They are traditional Aussie sports with long histories, but even AFL and NRL can’t escape the pervasiveness of IT. From IT managers to humble technicians, people behind the scenes are hard at work all season to ensure smooth operations on Grand Final day.
It’s a mammoth task and IT decision makers in the sports field must ensure the coaching staff and players have the right equipment running to help them to make better and more tactical gameplaying decisions than the opposition. It’s how games can be won or lost explains Adelaide Crows IT manager, Steve Honkoop.
“Nothing is ever going to replace people, but people make decisions given the information they have and that’s what IT is good at,” he said.
The AFL’s standard statistics gathering software, Sports Code, allows coaching staff to capture footage and record a play or special movement for one of the players. The coaches can immediately access the particular footage marked, either during a break or after the match, providing instant feedback in the best way possible — visually.
Another way IT contributes to decision making in sports is through GPS technology. Nominated players, usually the big runners, wear a small GPS-transmitter on their upper back, which analyses data from eleven sensors around the ground. The data is fed into a software system, which coaching staff see in real time on their computers during a match.
A member of staff tracks and contextualises the data from the GPS into a form that the coaching team can use. GPS data collected from match days and during training can tell a coach about the player’s position on the field, his speed, distance and acceleration. It also helps in tracking the team’s structure throughout a match.
It is this sports science aspect and competitive advantage which AFL IT manager, Andrew Young, believes spurred on the concept of ‘football IT’.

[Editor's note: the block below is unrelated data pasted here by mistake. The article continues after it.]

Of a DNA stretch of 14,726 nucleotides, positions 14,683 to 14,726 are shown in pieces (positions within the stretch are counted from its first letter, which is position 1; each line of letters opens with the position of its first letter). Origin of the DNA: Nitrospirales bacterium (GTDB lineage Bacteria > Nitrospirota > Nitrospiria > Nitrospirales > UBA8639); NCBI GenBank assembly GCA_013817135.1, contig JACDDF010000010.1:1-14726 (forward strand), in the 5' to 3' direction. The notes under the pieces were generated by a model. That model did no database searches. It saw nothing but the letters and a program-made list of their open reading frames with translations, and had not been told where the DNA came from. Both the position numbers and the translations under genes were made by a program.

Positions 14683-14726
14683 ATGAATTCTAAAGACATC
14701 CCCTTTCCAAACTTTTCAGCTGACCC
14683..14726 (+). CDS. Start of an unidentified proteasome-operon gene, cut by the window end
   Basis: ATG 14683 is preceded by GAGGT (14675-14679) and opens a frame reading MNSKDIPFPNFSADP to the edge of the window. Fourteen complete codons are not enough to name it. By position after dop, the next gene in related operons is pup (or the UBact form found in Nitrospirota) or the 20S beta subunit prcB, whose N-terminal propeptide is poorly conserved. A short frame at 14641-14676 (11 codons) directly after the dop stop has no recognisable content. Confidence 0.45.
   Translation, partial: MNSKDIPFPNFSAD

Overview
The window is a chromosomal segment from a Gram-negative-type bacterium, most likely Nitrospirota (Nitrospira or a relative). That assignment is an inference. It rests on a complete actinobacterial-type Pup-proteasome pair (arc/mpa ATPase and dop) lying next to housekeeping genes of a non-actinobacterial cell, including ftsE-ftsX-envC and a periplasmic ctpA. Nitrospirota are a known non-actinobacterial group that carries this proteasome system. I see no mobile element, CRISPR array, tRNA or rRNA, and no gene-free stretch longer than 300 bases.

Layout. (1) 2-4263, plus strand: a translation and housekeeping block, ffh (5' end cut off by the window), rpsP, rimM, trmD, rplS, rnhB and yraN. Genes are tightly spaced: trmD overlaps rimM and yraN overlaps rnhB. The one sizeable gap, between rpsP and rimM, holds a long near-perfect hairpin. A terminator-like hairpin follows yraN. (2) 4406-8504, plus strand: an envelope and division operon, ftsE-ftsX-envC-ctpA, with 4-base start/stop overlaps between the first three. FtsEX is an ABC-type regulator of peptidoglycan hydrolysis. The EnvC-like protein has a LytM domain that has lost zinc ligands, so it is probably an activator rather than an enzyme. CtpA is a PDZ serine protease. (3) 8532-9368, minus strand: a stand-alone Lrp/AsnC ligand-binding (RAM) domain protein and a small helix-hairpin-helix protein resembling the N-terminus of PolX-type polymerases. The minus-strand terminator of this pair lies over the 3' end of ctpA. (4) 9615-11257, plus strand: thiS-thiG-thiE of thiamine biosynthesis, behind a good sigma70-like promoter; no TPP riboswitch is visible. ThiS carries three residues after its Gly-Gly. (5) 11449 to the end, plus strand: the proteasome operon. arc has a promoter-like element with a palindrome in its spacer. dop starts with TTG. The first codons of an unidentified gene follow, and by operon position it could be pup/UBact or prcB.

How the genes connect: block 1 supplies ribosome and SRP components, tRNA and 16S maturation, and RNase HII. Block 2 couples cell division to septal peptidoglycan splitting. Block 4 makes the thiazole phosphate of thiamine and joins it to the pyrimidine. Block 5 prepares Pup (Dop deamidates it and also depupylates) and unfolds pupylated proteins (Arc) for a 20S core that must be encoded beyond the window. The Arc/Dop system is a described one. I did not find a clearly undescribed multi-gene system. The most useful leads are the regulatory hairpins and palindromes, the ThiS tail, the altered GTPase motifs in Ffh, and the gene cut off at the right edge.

“More and more we’re finding football IT is taking a predominantly stronger role at the clubs, as opposed to the traditional corporate IT role, he said”
Two hours before the first siren, Young says football IT staff from the clubs begin wiring up the coaches box, for statistics, video analytics and GPS tracking. With all these systems in place, it is then up to the coaches to interpret the data in the way they see fit.
“That’s why coaches have a big responsibility. If every coach looked at the data and made the same decision we’d have a pretty boring competition,” Honkoop said.
Just as critical on the day are the communications systems in place, for which Young sets the wheels in motion. A centralised mail routing platform for all the AFL Grand Final Day media releases kicks in, whereby the club media managers send email releases to a central email address, which Young and the AFL team route out to sporting journalists around the country.
The minute the final siren blares, the spin doctors from each club begin emailing press releases and hosting media conferences.
“We must make sure that the email system is up and running,” he said.
Communications also extends to statistics provider, Champion Data, for essential video and statistics analysis. Clubs keep their own data, but they need Champion Data statistics to keep an eye on the kicks, handballs and movements of opposition players throughout the match.